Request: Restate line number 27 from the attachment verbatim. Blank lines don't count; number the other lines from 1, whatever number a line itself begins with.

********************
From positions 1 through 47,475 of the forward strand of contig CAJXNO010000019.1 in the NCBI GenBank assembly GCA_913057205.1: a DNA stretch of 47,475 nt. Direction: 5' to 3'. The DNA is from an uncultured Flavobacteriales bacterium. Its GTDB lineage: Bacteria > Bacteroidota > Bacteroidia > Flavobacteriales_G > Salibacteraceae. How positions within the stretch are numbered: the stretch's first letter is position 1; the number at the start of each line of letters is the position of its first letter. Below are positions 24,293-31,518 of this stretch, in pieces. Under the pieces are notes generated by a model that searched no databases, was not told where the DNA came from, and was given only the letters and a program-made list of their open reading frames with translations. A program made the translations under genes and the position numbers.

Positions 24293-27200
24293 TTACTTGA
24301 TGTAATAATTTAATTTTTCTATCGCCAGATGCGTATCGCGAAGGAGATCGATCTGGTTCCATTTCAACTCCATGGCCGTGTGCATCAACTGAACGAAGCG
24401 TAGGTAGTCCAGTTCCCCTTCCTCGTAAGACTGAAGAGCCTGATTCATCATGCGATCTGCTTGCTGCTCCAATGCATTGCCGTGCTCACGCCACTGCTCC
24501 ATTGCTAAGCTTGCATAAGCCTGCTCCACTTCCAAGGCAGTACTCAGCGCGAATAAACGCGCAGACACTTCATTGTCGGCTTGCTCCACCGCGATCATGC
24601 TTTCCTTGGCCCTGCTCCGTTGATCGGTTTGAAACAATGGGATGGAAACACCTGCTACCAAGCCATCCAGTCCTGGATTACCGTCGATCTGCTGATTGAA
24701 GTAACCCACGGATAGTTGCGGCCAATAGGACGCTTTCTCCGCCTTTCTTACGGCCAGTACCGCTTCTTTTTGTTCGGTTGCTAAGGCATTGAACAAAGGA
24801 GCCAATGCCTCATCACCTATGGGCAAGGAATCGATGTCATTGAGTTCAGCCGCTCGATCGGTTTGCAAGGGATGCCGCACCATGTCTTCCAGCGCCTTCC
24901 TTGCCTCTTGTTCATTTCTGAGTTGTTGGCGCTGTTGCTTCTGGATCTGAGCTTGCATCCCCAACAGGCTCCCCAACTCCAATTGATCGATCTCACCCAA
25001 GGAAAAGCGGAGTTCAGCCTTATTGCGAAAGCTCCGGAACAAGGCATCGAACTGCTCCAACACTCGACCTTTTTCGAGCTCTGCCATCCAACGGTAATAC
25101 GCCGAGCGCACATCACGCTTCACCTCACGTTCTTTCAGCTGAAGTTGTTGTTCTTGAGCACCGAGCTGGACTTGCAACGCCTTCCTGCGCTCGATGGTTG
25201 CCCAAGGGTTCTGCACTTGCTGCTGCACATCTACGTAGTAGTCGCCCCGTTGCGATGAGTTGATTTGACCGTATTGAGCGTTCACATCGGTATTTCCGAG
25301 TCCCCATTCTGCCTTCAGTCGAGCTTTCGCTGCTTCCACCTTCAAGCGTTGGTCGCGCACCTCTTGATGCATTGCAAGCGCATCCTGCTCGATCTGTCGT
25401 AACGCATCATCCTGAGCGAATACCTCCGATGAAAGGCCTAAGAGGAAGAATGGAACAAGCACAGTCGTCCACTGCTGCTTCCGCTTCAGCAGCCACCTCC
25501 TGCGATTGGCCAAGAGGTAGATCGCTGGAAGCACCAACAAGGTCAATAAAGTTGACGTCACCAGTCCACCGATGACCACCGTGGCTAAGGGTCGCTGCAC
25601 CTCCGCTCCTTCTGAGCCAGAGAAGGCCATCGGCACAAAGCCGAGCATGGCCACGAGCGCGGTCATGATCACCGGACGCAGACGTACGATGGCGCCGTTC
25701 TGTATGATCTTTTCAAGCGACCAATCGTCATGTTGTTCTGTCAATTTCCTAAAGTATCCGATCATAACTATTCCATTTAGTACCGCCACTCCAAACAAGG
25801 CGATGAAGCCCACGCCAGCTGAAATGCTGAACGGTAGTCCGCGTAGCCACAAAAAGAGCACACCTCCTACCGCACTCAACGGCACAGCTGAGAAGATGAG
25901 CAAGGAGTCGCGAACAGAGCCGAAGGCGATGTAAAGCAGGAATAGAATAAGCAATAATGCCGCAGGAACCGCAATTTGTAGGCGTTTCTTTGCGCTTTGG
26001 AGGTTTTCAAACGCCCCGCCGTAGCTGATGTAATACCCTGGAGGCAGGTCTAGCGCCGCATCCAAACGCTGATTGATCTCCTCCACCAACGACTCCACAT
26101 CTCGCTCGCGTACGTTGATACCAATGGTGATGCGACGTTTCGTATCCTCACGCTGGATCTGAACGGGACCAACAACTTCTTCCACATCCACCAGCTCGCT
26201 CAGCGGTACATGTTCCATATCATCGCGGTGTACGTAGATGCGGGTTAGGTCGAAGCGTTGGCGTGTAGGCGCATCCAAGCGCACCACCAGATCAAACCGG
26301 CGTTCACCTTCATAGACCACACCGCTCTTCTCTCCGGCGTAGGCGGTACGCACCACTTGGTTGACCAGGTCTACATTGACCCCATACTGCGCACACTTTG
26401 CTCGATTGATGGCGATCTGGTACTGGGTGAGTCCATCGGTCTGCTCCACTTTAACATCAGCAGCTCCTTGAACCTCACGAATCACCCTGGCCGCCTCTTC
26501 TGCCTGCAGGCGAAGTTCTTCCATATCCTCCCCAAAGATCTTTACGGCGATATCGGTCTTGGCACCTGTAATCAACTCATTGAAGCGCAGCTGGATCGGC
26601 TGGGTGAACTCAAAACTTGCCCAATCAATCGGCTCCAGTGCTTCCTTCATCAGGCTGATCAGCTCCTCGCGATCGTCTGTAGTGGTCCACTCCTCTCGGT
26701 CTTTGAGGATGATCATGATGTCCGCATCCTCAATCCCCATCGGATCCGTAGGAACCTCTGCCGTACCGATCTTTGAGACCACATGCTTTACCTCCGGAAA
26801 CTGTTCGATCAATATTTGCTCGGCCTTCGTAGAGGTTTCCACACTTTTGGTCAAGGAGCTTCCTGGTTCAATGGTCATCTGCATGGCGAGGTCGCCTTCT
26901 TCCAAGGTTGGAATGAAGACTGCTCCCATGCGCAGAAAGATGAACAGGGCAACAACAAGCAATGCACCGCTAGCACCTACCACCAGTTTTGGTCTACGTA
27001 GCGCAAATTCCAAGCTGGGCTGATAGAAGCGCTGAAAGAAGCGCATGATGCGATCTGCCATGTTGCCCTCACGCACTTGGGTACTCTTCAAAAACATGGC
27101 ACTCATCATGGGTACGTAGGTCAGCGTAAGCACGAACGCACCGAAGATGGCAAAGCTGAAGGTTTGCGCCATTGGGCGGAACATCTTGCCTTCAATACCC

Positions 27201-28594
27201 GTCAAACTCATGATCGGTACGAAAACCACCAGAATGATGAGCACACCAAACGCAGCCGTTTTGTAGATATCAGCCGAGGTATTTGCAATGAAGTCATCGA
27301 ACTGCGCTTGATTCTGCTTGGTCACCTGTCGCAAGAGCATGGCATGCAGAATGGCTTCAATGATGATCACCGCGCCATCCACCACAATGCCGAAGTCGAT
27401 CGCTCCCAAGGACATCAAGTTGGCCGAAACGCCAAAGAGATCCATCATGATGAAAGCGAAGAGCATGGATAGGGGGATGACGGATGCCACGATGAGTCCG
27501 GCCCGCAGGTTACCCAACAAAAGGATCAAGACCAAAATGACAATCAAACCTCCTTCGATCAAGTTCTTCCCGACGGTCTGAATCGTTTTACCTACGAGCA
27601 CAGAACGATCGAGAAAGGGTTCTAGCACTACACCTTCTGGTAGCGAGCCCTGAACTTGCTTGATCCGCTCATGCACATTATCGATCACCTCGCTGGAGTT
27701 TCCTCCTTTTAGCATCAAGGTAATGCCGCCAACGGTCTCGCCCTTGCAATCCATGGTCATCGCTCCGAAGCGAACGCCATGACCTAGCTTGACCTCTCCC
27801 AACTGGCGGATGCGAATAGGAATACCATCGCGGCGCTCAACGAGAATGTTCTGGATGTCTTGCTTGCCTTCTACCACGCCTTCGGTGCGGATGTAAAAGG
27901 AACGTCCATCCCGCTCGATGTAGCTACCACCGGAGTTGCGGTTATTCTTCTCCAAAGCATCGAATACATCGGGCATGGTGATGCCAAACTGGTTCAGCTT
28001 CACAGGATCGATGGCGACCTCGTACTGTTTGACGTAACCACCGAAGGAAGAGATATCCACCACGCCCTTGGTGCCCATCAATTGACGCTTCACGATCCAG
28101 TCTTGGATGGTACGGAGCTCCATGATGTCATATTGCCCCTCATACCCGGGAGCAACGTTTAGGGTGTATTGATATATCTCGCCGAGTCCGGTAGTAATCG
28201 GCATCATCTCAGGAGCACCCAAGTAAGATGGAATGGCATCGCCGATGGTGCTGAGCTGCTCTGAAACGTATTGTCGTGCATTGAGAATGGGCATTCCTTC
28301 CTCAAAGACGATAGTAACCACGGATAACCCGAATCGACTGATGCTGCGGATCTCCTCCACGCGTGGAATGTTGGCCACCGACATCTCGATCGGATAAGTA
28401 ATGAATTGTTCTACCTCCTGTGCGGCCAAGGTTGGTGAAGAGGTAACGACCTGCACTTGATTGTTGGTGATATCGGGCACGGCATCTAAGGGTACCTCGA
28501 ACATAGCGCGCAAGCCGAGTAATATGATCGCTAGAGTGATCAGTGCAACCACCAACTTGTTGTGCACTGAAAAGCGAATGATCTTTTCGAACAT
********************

26601 TGGGTGAACTCAAAACTTGCCCAATCAATCGGCTCCAGTGCTTCCTTCATCAGGCTGATCAGCTCCTCGCGATCGTCTGTAGTGGTCCACTCCTCTCGGT